Once your starter is stored away in the refrigerator, it only needs to be replenished once every two weeks or so. I put a little note to myself in my calendar as a reminder to either bake with or feed my starter. You should feed your starter each time you remove a portion for use in baking, but if it has been two weeks and you don’t intend to bake with it immediately, simply remove a cup of the starter and discard. For every 1 cup of starter removed, replace with 1 cup of flour and ½ cup of water. Stir to blend, and let sit at room temperature for at least 12 hours before returning to the refrigerator.
(Please see the sourdough primer if you are interested in freezing or drying out your starter for later use.)
Making Sourdough Bread
Once your starter has developed, it is ready for use in bread, pancakes, and more! Here’s how I make basic sourdough bread.
Yield: 2 large round loaves
1½ cups lukewarm water (100˚ F)
4 tsp. active dry or instant yeast
1 tbsp. honey
1 cup sourdough starter
5½-6 cups bread flour, plus more as needed
1 tbsp. unsalted butter, melted
2 large eggs, at room temperature
2½ tsp. salt
1 tbsp. bread flour mixed with 1 tbsp. yellow cornmeal
In the bowl of an electric mixer, whisk together the water, yeast, honey, and sourdough starter just until smooth.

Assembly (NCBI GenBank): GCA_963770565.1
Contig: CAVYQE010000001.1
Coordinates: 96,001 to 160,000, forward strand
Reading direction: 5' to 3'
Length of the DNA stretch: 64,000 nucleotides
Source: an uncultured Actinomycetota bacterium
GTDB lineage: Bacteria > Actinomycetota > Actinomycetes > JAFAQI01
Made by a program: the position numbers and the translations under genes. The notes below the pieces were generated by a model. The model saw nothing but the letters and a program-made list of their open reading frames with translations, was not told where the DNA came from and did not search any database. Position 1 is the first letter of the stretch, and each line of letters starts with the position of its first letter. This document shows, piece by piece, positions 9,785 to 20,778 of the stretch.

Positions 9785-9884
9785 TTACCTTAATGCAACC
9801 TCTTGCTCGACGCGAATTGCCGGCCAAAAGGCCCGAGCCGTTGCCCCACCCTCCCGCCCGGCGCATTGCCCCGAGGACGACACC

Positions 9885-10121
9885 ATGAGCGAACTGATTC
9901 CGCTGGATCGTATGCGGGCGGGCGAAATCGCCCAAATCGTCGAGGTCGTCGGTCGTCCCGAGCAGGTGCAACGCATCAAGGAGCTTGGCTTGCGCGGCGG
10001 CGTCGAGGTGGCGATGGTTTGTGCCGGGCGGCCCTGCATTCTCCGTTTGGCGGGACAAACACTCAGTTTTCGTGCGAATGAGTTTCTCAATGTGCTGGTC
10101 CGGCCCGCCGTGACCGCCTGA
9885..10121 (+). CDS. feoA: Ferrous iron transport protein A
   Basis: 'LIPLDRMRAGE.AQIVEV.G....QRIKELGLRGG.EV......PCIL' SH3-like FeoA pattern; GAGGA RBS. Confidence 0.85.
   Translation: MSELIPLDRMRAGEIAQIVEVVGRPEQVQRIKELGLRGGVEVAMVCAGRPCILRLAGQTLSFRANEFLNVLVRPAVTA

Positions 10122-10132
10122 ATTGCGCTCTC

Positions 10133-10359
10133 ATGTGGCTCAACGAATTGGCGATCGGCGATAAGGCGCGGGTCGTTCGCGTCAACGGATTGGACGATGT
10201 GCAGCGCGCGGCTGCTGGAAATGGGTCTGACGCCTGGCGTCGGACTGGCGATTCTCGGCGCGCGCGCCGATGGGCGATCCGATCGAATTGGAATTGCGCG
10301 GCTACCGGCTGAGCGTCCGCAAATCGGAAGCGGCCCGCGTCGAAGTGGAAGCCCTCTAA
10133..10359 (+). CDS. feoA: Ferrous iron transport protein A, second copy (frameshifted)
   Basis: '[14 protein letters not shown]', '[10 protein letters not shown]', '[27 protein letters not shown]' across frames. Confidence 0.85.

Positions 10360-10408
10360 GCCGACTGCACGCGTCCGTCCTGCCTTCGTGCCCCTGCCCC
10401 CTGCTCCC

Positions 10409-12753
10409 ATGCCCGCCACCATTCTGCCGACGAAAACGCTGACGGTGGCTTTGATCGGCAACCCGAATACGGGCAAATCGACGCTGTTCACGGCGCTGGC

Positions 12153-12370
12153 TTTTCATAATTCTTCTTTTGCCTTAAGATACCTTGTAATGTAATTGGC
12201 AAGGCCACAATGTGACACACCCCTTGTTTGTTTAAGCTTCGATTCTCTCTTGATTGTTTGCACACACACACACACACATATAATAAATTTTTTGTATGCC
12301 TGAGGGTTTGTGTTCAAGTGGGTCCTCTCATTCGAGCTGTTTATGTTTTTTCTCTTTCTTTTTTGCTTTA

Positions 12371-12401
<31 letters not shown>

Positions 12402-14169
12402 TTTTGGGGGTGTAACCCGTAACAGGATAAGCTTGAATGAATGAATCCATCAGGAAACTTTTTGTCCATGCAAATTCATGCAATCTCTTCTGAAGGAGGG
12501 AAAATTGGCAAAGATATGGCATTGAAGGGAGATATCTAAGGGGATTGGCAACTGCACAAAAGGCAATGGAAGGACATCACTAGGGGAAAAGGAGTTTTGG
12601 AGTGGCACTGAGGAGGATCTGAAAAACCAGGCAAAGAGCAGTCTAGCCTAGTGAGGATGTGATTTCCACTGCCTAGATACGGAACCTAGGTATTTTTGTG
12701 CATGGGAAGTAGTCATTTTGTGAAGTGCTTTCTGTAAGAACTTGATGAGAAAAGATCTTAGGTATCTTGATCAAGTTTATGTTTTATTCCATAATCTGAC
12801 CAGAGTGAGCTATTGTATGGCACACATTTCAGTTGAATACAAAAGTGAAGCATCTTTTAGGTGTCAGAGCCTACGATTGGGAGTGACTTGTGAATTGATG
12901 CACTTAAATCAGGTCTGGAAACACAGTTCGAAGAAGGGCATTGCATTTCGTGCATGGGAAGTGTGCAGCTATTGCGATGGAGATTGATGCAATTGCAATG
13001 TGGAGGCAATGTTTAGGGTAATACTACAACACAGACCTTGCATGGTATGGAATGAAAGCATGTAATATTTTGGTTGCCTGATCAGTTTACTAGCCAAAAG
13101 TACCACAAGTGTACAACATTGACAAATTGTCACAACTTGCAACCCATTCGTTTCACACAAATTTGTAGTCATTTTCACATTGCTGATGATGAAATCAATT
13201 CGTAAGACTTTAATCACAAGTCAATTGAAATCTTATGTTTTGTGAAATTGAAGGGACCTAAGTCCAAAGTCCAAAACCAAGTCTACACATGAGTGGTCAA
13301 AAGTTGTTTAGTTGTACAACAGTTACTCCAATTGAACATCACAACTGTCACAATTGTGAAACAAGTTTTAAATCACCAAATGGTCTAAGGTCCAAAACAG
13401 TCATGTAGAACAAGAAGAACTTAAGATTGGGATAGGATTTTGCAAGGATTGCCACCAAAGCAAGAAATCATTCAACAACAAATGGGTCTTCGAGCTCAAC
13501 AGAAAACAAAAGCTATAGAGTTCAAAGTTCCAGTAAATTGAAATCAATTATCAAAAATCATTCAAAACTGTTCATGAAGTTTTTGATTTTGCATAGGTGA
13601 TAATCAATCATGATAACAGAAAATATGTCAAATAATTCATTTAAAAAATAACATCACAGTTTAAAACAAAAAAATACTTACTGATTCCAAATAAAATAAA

Cover with plastic wrap and let stand at room temperature until slightly increased in bulk and bubbly, about 1 hour.
With the flat beater attached to the mixer and the mixer on low speed, mix in 3 cups of the flour, the butter, eggs and salt. Increase the speed to medium-low and mix until smooth, about 1 minute. Add in 2 more cups of the flour and beat for 2 minutes.
Switch to the dough hook. With the mixer on low speed, add the remaining flour, ¼ cup at a time, until a very soft dough forms that pulls away from the sides of the bowl. Knead on low speed, adding a tablespoon of flour if the dough begins to stick, until the dough is smooth and elastic, tacky but not sticky, about 6 minutes.
Form the dough into a ball and transfer to a lightly oiled bowl, turning once to coat. Cover loosely with plastic wrap and let rise until doubled in bulk, about 1½-2 hours.
Line a baking sheet with parchment paper or a silicone baking mat. Sprinkle generously with the flour-cornmeal mixture. Turn the dough out onto a lightly floured work surface.
Divide the dough into two equal portions and form each into a tight, oval loaf. Place the loaves on the prepared baking sheet, several inches apart. Sprinkle the tops with flour and gently rub in. Cover loosely with plastic wrap and let rise in the refrigerator, 8-12 hours.
Place a baking stone on the lowest oven rack and preheat the oven to 450˚ F. (If you don’t have a baking stone, use an overturned baking sheet.)
Using a thin sharp knife, make three slash marks over the top of each loaf. (Oops, my knife wasn’t quite sharp enough!) Place the baking sheet on the heated baking stone and bake for 10 minutes. Reduce the oven temperature to 400˚ F and continue to bake until the loaves are golden brown, 25-30 minutes more. Let cool completely on a wire rack before slicing and serving.